Reading about Peter Chernin’s appointment to the Twitter board in Dalton Caldwell’s “Twitter is pivoting” post, I came across mention of the dot reply, a seemingly handy way of replying to a user but having it go out all your followers. Hint: replying with an at only hits that user and any of your followers who are also following that user. It’s Twitters way of controlling the echo chamber. Caldwell talks about power users knowing this shorthand which put me back a little as I’ve been on Twitter for over five years and, although having seen a few dot replies, I’ve never used it myself. A look at the Twitter documentation finds no mention of it. Indeed it’s a Twitter hack formulated by users. But here’s the kicker: it’s a contextual thing. If I want to reply to someone and loop in all my followers I’ll construct the tweet differently: “That guy @follower, messing with me again.” Be conversational about it, cause apparently that’s what Twitter is all about.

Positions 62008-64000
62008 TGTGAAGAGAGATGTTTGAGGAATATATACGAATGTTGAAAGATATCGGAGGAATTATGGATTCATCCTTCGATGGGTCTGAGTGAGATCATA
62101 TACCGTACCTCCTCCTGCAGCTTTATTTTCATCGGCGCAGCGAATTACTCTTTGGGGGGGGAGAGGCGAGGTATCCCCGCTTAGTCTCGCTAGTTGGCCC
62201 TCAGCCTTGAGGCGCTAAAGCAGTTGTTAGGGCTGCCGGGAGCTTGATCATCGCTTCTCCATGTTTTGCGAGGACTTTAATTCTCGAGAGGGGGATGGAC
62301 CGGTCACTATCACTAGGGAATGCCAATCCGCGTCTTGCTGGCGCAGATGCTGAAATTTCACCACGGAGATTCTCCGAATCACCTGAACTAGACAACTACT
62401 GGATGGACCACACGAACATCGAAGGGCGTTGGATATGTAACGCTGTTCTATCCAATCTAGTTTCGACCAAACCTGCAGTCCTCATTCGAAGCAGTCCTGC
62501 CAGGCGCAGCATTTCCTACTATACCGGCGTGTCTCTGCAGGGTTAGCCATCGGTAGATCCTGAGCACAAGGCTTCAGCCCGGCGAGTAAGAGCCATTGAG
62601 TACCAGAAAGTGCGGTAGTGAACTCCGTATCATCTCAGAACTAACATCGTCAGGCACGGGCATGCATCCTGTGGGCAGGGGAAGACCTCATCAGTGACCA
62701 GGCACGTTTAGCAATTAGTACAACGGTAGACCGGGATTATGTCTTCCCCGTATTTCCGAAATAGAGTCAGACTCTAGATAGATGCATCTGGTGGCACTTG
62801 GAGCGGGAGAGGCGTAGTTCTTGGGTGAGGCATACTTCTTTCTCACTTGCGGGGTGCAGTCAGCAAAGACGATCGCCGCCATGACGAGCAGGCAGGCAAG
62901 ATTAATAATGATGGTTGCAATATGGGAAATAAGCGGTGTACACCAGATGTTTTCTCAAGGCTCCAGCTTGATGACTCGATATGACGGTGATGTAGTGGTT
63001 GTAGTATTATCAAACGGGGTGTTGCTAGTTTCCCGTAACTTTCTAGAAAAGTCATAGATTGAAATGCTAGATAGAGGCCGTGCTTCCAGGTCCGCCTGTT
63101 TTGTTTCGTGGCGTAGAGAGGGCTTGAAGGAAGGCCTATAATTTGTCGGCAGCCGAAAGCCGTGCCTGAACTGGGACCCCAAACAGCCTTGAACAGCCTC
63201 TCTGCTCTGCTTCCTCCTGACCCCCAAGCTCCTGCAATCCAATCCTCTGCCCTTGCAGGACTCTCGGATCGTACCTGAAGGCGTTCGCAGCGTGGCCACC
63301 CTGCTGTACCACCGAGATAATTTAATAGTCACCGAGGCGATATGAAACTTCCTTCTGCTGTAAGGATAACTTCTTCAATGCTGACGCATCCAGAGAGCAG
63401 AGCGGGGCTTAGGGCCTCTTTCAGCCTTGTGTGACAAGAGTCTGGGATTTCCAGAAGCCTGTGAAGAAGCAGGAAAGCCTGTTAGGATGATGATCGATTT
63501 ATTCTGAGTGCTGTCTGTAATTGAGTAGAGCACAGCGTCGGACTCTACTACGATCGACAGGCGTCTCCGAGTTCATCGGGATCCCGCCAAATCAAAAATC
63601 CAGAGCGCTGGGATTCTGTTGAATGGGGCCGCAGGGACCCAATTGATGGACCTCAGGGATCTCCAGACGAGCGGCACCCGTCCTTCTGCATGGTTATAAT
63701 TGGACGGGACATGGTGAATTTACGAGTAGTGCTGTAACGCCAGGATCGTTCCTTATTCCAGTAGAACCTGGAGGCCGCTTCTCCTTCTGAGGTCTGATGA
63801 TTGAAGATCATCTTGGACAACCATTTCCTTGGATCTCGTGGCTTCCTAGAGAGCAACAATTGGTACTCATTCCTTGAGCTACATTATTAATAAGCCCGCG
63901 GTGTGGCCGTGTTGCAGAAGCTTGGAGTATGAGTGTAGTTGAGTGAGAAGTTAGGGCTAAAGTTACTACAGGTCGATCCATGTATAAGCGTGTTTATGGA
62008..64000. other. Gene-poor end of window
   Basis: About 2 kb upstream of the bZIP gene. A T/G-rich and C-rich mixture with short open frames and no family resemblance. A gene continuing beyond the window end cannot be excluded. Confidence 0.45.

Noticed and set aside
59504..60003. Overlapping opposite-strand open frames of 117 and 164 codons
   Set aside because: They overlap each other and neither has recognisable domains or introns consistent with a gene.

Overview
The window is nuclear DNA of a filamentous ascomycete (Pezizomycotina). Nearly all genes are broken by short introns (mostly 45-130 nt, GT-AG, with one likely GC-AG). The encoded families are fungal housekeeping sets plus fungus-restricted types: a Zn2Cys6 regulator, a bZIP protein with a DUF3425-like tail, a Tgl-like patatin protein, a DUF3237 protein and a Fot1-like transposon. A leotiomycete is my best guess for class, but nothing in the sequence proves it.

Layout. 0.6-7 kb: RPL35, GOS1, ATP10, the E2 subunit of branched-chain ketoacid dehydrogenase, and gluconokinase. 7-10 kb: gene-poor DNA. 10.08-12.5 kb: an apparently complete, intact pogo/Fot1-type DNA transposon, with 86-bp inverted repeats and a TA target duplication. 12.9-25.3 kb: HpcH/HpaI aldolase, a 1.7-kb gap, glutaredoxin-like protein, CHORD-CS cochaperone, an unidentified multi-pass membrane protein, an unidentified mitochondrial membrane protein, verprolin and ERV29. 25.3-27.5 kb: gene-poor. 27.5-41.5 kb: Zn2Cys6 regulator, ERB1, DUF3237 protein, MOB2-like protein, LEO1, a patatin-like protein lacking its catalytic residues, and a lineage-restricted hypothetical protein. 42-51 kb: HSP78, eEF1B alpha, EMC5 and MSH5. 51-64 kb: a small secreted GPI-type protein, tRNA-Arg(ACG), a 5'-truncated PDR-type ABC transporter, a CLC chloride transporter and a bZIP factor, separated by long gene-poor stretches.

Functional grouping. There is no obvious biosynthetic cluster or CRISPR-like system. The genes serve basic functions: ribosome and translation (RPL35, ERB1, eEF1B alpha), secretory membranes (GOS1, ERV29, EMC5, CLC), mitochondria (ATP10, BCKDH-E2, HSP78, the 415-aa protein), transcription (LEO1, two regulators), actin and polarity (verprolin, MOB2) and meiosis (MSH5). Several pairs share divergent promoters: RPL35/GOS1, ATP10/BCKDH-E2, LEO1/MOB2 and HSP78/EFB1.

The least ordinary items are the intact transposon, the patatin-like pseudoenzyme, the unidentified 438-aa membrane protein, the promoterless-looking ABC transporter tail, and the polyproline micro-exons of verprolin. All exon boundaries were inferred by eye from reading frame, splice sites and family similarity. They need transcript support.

What Caldwell doesn’t point out is that the dot reply breaks Twitter conversations. Perhaps Chernin wanted to get into a little bit of banter with the Twitter crew before breaking off and going his own way. I did get scientific and tested my theory with Jeremy, unknowingly to him, indeed breaking our conversation by using the dot. It makes sense if you’re calling someone out, not so when you’re right in the middle of a chat.
Dot replies are lazy shorthand. If your intention is to talk to a follower through your pack, think before you tweet.